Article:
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Please read the scriptures set for the day before continuing: https://www.lectionarypage.net/YearA_RCL/HolyWk/APalmSun_RCL.html
Almighty and everlasting God,
who in your tender love towards the human race
sent your Son our Saviour Jesus Christ
to take upon him our flesh
and to suffer death upon the cross:
grant that we may follow the example of his patience and humility,
and also be made partakers of his resurrection;
through Jesus Christ your Son our Lord,
who is alive and reigns with you,
in the unity of the Holy Spirit,
one God, now and for ever. Amen.
Words from our Palm Gospel: ‘when they had come near Jerusalem and had reached Bethphage, at the Mount of Olives, Jesus sent two disciples, saying to them, ‘Go into the village ahead of you, and immediately you will find a donkey tied, and a colt with her; untie them and bring them to me’.
As we begin this Holy Week, we do so in different circumstances; we would normally begin the celebration of Mass in the Church grounds as the Palms are blessed and the Palm Gospel is read. This year must be different – we are not able to gather as a congregation – but we are still able to live out the events of Holy Week as we read the scriptures and make the journey to Jerusalem.
To aid us in our journey, reflections will be posted on Maundy Thursday, Good Friday and Easter Day.
A week from now on Easter day, we would have sung ‘At the Lamb’s high feast’, a wonderful meditation on the salvation won by Jesus through his sacrifice on the cross, my favourite line is: ‘Christ the victim, Christ the priest’. Over the course of these days, we will consider the role of Jesus as a priest.
The priesthood of Jesus, together with his role as prophet and King reach their culmination over this week – this begins visibly, today.
The role of the priest in the Old Testament was characterised by three functions: the care of the temple in Jerusalem; instructing people in the law of the Lord; and the offering of sacrifice to God.
Today, we see the first of these functions most clearly on display: the care of the Temple in Jerusalem. Every Palm Sunday, I am always reminded of my time in Oxford, at St Stephen’s House. On this day several years ago, we processed from the grounds of the House to the parish Church of St Mary & St John, Cowley, in the East.
As we processed we sang hymns, the hymns that we would’ve sung this morning; ‘All glory Laud and honour’, ‘Ride on ride on in majesty’ and the like. As we moved East through the adjoining roads, people joined themselves to our procession – there was a sense of expectancy, anticipation and excitement about what was to come.
In the Palm Gospel we hear of a similar sense of excitement and expectancy because, like us, Jesus approaches Jerusalem, the Holy City, also from the East. In a detail that is often overlooked, we read that the Son of David together with the disciples enter from Bethphage on the Mount of Olives. This is significant in and of itself, for Jesus reclaims the city that God had left, for the prophet Ezekiel (10. 18-19) speaks of the day, some five hundred years before when God’s presence and glory had left the temple: ‘then the glory of the Lord departed from over the threshold of the temple’. God had left his people because of their false worship, their corruption and their sin. The ‘Shekhinah’, the very presence of God had departed from them, nothing could have been more calamitous for the people.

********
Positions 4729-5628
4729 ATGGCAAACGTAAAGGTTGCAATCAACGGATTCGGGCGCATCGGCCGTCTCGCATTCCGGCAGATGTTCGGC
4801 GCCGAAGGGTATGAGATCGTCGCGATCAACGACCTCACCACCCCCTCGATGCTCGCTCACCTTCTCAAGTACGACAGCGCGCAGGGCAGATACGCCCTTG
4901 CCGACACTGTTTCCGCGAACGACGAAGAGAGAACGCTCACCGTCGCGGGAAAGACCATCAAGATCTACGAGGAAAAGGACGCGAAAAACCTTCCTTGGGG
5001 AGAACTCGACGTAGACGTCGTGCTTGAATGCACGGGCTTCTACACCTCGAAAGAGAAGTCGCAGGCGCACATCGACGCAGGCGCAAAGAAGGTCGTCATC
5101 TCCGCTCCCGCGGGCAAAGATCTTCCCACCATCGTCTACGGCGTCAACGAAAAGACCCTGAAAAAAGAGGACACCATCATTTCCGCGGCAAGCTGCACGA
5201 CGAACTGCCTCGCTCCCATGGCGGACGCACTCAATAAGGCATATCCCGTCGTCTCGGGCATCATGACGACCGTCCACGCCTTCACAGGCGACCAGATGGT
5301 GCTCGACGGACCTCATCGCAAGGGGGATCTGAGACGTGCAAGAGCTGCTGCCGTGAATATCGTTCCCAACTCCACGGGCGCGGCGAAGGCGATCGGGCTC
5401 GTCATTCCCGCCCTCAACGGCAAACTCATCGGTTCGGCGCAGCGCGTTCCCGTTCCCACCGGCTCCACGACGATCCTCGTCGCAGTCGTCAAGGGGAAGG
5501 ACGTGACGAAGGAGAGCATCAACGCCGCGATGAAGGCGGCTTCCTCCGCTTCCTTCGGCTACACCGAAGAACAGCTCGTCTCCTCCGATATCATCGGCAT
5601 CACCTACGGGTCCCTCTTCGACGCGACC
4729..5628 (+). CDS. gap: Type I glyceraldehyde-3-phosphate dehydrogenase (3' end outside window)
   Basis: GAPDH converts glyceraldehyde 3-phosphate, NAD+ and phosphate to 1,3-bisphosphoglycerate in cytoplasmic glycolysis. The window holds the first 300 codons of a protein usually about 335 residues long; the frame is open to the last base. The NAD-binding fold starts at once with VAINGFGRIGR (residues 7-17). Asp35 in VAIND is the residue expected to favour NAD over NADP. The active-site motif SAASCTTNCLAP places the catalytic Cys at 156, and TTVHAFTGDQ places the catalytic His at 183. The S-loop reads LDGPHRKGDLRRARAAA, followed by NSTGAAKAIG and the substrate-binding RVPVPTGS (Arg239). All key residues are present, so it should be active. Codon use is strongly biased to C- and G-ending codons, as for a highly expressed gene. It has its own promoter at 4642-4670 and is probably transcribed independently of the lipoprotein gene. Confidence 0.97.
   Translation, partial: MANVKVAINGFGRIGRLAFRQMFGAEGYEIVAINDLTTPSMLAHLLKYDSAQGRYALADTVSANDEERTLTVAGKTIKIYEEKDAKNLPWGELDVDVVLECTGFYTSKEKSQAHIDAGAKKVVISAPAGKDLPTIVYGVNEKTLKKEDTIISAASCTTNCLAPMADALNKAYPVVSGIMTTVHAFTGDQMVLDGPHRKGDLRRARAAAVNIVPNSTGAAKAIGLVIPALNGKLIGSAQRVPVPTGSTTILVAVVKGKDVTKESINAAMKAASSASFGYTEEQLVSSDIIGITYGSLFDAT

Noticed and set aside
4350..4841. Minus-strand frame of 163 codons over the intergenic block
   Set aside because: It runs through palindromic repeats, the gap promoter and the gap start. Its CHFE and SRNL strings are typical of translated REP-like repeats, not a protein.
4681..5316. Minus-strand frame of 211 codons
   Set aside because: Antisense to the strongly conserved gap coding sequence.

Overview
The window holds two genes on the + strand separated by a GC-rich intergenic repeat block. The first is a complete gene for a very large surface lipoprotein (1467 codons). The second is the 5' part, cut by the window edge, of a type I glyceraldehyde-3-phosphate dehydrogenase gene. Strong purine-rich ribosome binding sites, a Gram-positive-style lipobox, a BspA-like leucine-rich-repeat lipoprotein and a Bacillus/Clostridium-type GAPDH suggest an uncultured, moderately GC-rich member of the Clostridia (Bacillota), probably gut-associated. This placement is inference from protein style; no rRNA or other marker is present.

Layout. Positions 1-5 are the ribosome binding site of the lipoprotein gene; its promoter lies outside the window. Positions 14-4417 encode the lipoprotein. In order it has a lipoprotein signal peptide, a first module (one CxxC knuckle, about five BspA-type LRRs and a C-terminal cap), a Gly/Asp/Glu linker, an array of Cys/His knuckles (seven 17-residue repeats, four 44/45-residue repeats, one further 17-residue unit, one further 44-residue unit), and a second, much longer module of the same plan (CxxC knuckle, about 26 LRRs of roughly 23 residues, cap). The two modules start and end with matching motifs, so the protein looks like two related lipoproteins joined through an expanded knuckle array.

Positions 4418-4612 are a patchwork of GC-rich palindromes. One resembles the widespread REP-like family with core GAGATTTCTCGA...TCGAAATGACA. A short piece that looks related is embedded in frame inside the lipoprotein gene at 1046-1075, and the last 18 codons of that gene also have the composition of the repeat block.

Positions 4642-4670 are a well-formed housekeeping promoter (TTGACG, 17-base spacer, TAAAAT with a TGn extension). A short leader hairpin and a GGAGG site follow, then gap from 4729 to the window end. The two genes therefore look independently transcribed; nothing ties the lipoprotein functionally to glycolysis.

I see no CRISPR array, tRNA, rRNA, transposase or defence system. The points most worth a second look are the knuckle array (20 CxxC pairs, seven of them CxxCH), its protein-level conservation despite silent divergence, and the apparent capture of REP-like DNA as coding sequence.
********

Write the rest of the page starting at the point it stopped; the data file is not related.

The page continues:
Today, Jesus returns to the city in the same ways as it had been left, fulfilling the prophecy also from Ezekiel that the Lord would one day return, cleansing and restoring his temple: ‘the glory of the God of Israel was coming from the east; the sound was like the sound of mighty waters; and the earth shone with his glory’.
Today marks the return of Jesus, the priest, to his temple, although as we shall see, it is not a the second temple of the Jews that he comes to inhabit, but rather, he comes to establish a new temple, the temple of his body, the new dwelling place of God.
Jesus fulfils in his majestic entrance all three of the priestly functions – he cares for temple afresh, he comes to teach the people the true law of the Lord fulfilling it in his person, and he comes to offer a sacrifice will transform the people.
The priesthood of Jesus is on display for the salvation of the world – today marks that beginning – the priest who is also a King (Zechariah 9.9) comes to fulfil the prophecy of Ezekiel and that of Isaiah, that ‘the one who vindicates is near’.
Today, as we read the scriptures, let us go up to Jerusalem with him, that we may, in the words of the collect, experience the ‘tender love’ of the redeemer King who is our priest.
Lord Jesus, you humbled yourself
in taking the form of a servant,
and in obedience died on the cross for our salvation,
give us the mind to follow you
and to proclaim you as Lord, King, and eternal priest,
to the glory of God the Father. Amen.
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